• Being part of cultural activities 50% among women vs. 32% among men; and
  • Knowledge: 40% among women vs. 23% among men [Figure 8].
    Figure 8 Score improvement by sex for the experimental group

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Disability-disaggregated findings

As a reminder, 46% of our random sample reported having a disability as per the definition taken according to the Washington Group questions.

First, PWD who received PSS show a better improvement than PWD on the control group (refer to [Table 5].
Table 5 Average score of baseline and endline for persons with and without disabilities, by experimental and control groups in each dimension

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Second, we have analysed the different impact of the psychosocial intervention among PWD and people without disabilities. PWD show a better score improvement in 16 out of 17 subscales compared to the persons without disability. However, PWD who benefited from psychosocial interventions show a lower score just in the item ‘Capacity to socialize/trust in others’.

Finally, we disaggregated data by disability and sex for those who received PSS. Generally speaking, women with disabilities who received PSS reported a better score improvement than men with disabilities who received PSS, in 14 out of 17 subscales [Figure 9].
Figure 9 Disability-disaggregated findings: percentage of improvement in the experimental group

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  Discussion Top

Survey limitations

Due to the nature of action-research, prior to the study, many limitations which could not be mitigated were acknowledged:
  • Due to the tool chosen for operational reasons and the small sample size, no statistical analysis of data has been made, limiting the generalizability of results.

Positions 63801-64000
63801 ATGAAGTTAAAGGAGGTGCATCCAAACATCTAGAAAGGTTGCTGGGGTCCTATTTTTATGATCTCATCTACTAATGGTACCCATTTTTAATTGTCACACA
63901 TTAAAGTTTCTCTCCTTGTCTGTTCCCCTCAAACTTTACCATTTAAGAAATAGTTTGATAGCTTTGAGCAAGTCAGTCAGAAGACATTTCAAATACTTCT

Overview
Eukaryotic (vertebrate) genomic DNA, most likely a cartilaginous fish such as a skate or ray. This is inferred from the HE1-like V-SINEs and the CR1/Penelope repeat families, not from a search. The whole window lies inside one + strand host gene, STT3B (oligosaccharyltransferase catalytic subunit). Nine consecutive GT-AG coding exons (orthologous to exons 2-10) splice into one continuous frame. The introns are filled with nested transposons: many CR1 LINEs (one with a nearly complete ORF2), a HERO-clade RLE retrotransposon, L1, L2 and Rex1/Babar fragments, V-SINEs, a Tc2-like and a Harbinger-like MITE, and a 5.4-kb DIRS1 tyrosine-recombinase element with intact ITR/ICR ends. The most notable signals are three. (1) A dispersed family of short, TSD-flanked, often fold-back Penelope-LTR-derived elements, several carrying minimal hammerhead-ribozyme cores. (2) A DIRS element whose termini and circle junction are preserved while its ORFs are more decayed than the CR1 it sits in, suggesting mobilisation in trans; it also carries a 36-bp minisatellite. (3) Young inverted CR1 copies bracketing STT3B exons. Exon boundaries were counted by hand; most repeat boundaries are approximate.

• Only one person per household completed the baseline and endline survey, although the intervention was at the household level.
  • The baseline survey was done after the livelihood material distribution was completed. These distributions may have accounted for an improvement in the psychosocial status of beneficiaries.
  • The action research addressed only one type of livelihood intervention (winter farming) as such, it cannot be generalized to other livelihood interventions (e.g. cash for work or vocational building).
  • The short length of PSS support may prevent the full expression of negative feelings as the time to build trust is too short. PSS is a sensitive area that may need more time/resources to address fully.

First of all, the results of the baseline in the two groups allowing us to deduct that the two groups shared a quite similar perception of their situation. Therefore, we can assume that the group can be considered comparable.

This study offers an insight on the interaction between livelihood activities and psychosocial interventions in fragile and conflict-affected settings testing four questions among the experimental and control group.